A few years ago I quit reading my Bible, praying or attending church. I still longed for a relationship with God but hoped I could find it without all the "trappings of religion." I believed in Jesus Christ as my Lord and Savior but I had become
highly suspicious of pastors. At best I thought they were deluded and
at worst, actively perpetuating a God-hoax on unsuspecting,
Essentially, I wanted a god of my own making. I re-imagined Jesus as a sort of postmodern hippie; a long-haired guy wearing eco-friendly sandals and dedicated to social justice issues.
I certainly didn't want God, The Father Almighty, Creator of Heaven and Earth. That was the kind of God you had to obey and I wanted the kind of god that would obey me.
I wanted a god that made me look intelligent, hip, sophisticated. You know, the kind of god you read about in books like Eat Pray Love. I wanted one of those. Especially if it meant I could spend three months of my life eating pasta in Italy!
But I was making a huge mistake. I was seeking signs and wonders, an experience, a feeling. I wasn't seeking God Himself.
God wanted me to find Him. But I wasn't looking for Him because I was too busy looking for a genie to grant my three wishes. I'm glad God didn't give up on me. He let me run around, careening from one thing to the next, trying on different ideas of Him like I was trying on clothes.
Does this god make me look good?
When the Bible tells me that God is long-suffering, I know this means He puts up with my insufferable nonsense. The truth was, all my fiddling around was nothing more than a grand charade aimed at hiding my unwillingness to obey Him.
There were a couple of issues, in particular, that I had been avoiding. I had been keeping these petty, private indulgences in a secret corner of my life. I thought of them as harmless little sins, guilty little pleasures. But of course, that was a lame excuse. After all, it's the little foxes that spoil the vine.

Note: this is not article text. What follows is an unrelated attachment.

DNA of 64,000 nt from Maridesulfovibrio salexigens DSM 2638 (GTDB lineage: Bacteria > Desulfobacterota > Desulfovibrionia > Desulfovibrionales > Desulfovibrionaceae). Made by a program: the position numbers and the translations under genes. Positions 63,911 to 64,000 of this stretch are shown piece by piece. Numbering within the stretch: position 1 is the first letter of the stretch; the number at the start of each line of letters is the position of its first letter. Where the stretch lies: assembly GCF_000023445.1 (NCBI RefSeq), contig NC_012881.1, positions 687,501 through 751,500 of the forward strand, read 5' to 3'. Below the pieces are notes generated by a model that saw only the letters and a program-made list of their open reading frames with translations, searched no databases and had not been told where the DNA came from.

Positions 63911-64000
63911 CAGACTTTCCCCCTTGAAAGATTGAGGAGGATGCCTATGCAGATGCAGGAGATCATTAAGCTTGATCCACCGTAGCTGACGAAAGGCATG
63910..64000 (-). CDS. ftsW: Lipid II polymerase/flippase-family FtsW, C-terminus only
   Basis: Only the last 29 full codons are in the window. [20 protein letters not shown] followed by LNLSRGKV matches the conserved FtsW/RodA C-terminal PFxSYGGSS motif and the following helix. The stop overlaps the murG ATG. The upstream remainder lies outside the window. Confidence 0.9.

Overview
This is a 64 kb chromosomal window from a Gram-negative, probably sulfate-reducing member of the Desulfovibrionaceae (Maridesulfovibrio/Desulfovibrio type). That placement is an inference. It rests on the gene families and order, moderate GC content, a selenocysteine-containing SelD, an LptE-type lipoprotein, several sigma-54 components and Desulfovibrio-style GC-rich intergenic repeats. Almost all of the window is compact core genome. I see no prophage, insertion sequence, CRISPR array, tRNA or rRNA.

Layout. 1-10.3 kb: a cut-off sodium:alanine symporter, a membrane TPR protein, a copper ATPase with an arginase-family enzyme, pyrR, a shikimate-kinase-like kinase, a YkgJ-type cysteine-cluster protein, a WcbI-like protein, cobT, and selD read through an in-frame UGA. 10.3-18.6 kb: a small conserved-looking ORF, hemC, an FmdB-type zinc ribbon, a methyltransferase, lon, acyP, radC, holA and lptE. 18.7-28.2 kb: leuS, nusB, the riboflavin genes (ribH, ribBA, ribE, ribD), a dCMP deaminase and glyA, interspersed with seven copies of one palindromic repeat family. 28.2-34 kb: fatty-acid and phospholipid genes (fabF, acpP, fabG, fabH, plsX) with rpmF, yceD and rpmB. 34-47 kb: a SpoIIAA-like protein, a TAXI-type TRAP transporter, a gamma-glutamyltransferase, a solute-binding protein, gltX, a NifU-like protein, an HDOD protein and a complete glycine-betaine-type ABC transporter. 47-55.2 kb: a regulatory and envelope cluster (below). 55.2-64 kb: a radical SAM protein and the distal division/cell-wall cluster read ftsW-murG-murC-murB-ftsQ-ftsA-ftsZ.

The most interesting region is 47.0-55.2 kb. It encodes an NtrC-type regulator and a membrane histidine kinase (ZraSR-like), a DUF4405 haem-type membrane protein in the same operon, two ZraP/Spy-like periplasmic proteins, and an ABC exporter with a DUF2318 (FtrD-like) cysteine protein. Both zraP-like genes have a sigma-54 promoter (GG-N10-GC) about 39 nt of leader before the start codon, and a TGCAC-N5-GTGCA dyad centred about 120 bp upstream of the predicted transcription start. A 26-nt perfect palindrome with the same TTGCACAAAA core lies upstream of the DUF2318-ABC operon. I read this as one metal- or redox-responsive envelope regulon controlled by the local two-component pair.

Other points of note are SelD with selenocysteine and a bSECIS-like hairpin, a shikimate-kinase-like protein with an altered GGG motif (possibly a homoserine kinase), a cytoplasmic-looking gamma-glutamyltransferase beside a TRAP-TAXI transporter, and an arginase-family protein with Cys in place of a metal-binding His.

One day I had to confront the reality that these "harmless little sins" were causing real, actual damage. I had delayed my obedience to God so long that the cracks in my moral character were springing leaks.
No matter how hard I tried to cover it up, the truth was clear. Delayed obedience was disobedience. I had dilly-dallied and made excuses long enough. It was time to own up.
It was embarrassing to have my sin exposed. But it was also love. Hebrews 12:6 tells me, For whom the Lord loveth He chasteneth. Chasten is an old-fashioned word meaning: "To inflict suffering upon for purposes of moral improvement."
I realized that God loved me enough to discipline me and to expose the error of my ways and thoughts. It didn't feel great, but it was grace all the same.
The moment I took action and started to obey Him, God blessed me with peace and renewed joy. I was shocked. And again, embarrassed. I had wasted so much time wandering around, making excuses, shirking my duty. God had told me to get rid of those little sins a long time ago but I had taken years to finally up and do it!
Part of the reason I had been so "stuck" in my relationship to God was that I had refused to kill off those little foxes. And yet, I had become all high-and-mighty, ready to call down judgment on any pastor that I deemed worthy of my criticism.
Talk about having a log in my eye! Man oh man.
So, this Lent I am thinking about the ways in which I sin by omission: by failing to do what I should.
It's a humbling process. I would appreciate your prayers.